There are certainly aspects of physical exercise that many of us dread. Nearly everyone can sympathize with the impulse to instead lie down, watch TV, and eat junk food when faced with the prospect of getting our hearts pumping and body moving. The threat of injury is an ongoing concern, particularly for beginners or for those working with heavy weights, and the process of building muscle is tiresome and leads to soreness and pain. But despite these difficulties, the scientific consensus concerning the health benefits of regular physical activity, combined with healthy eating habits, is clear. Not only does exercise contribute to an improved mood and overall sense of well-being, but prolonged, intense cardiovascular activity can generate a burst of euphoria and optimism known colloquially as a “runner’s high.” Many long-distance runners find this experience to be so joyful as to become somewhat addictive; unlike most other addictions, however, chasing a runner’s high is generally understood to be a practice which has the side effect of improving other aspects of life as well.
While not everybody who runs reports experiencing a high from going a long distance, this phenomenon is frequent among runners who are particularly serious about committing themselves to the hobby. People who have have had a runner’s high describe experiencing an almost-magical sensation whereby all of their ordinary worries and even the physical stress of running seem to melt away, replaced by an overwhelming sensation of joy and accomplishment, with positive after-effects that can last throughout the day. Many runners who get high during their workout report feeling more energized, motivated, and focused in their ordinary lives afterwards, contradicting the popular belief that exercise leaves one feeling listless and exhausted.
To better understand how this effect emerges, it’s a good idea to take a look at the medical literature that has emerged concerning the subject. For several decades, understanding of the physical and chemical phenomena occurring in the brain during a runner’s high was only speculative, and there existed controversy over whether the effect was actually a myth or placebo. For a long time, it was thought that the runner’s high was a consequence of elevated endorphins in the circulatory system, but in studies where the effects of endorphins were blocked chemically, runners still reported the sensation in question. Other theories that attempt to explain the effect suggest that the hormones norepinephrine, serotonin, and dopamine play a contributing role, or that an increase in body temperature triggers a change in mood.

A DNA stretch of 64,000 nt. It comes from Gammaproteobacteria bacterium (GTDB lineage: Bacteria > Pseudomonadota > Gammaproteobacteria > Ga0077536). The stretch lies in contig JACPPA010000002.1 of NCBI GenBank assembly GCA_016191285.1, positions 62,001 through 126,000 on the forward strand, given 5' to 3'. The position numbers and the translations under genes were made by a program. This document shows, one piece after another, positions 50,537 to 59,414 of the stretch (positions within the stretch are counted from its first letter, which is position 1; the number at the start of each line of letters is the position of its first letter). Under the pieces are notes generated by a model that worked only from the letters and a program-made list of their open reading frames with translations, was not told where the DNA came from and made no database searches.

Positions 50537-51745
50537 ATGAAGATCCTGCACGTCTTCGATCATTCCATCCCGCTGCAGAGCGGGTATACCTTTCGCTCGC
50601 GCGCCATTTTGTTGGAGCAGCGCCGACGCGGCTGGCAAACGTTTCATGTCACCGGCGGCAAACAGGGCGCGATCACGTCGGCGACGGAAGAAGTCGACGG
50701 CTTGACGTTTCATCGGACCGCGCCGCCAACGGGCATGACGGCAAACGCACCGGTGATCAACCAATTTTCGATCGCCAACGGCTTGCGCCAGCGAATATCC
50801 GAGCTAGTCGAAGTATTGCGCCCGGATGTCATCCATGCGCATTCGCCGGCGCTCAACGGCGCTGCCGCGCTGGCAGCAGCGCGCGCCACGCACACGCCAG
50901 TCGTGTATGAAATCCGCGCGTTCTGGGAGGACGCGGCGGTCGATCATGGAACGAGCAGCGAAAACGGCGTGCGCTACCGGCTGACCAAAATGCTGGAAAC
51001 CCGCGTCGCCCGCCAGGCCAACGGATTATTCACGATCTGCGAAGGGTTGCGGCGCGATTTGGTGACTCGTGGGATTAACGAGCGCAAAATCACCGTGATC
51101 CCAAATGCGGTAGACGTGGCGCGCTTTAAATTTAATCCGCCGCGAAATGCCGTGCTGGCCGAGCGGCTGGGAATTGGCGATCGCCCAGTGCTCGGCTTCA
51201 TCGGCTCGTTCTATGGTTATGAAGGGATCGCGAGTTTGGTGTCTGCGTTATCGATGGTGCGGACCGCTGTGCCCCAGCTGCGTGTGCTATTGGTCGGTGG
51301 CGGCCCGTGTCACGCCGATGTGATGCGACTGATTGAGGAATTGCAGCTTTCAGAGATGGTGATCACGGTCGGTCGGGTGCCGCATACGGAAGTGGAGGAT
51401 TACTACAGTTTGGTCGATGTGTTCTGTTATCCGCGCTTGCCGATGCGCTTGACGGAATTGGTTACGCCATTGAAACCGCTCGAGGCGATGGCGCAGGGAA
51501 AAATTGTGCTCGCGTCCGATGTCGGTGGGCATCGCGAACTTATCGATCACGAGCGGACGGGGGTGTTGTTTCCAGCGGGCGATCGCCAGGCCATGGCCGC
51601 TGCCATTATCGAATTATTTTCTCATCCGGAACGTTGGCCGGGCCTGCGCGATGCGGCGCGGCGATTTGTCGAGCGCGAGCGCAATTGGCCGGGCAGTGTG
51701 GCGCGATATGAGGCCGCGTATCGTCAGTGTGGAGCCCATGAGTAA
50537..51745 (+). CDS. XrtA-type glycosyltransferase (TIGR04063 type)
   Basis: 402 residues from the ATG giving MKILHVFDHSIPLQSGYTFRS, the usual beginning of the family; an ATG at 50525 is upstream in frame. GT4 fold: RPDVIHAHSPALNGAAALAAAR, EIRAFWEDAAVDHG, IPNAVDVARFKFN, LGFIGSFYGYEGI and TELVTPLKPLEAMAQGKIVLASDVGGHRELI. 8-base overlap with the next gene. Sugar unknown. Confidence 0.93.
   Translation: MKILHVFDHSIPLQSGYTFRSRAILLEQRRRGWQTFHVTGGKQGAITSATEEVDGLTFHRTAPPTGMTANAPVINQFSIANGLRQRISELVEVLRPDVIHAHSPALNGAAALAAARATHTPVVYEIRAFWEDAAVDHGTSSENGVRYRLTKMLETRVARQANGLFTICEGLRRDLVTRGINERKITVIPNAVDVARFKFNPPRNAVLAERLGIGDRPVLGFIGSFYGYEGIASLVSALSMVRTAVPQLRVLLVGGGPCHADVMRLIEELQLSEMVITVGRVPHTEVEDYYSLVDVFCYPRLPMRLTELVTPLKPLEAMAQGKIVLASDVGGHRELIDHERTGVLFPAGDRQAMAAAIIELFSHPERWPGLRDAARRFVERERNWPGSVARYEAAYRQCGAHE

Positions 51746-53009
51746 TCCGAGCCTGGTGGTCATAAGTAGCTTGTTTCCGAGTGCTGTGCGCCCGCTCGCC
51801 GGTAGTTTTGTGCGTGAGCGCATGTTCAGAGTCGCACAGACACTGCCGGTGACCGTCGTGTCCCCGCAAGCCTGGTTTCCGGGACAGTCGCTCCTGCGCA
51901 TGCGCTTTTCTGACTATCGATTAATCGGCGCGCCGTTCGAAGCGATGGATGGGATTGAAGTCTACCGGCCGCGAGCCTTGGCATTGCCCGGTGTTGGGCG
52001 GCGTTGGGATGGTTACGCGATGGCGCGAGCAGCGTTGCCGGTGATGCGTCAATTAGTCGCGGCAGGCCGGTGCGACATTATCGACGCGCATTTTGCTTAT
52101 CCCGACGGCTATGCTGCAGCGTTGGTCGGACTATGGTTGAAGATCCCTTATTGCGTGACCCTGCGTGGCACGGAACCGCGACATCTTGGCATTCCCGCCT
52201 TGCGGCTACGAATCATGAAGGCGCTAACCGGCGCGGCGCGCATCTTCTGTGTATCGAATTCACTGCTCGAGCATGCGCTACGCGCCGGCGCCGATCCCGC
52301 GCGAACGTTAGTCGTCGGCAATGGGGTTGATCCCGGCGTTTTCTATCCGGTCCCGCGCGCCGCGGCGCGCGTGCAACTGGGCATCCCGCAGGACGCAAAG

A groundbreaking 2015 study, however, presents evidence of a new theory that claims the effect of a runner’s high is in fact actually related to the brain’s endocannabinoid system, the same system that interacts with marijuana to produce the similar feelings of euphoria related to usage of the drug. The researchers theorize that, from an evolutionary point of view, the body releases a natural drug during sustained exercise to take the edge off of the pain of physical activity when chasing prey or escaping predators, both of which were necessary for survival during the vast majority of the species’ evolutionary history. Though the study in question used rodents as test subjects, the research likely explains the effect in humans as well, as all mammals share generally similar biological systems.
Scientists who study the runner’s high effect say that the keys to experiencing the phenomenon lie in experience and balance. As people generally experience a runner’s high after more than an hour into their run, it can take a while for a beginner to build up his or her endurance before being able to run for this length. Additionally, runners need to run fast enough to trigger the response in their endocannabinoid system, but not so fast that the brain’s self-preservation mechanisms trigger, which results in reduced blood flow and stimulation. This balance is called steady-state cardio, and occurs when the heart rate is elevated to the general range of 135-140 beats per minute.
Despite the name, however, a runner’s high can be experienced during any form of extended cardiovascular activity, which is good news for anyone looking to become proficient in swimming, bicycling, or any other form of fitness. As such, it perhaps may be more fitting to instead call the effect a “fitness high.” In any case, while the process of becoming sufficiently fit to experience this high can be grueling, setting a goal to do so can be an excellent motivational tool for those looking to incorporate a greater degree of healthfulness into their lives.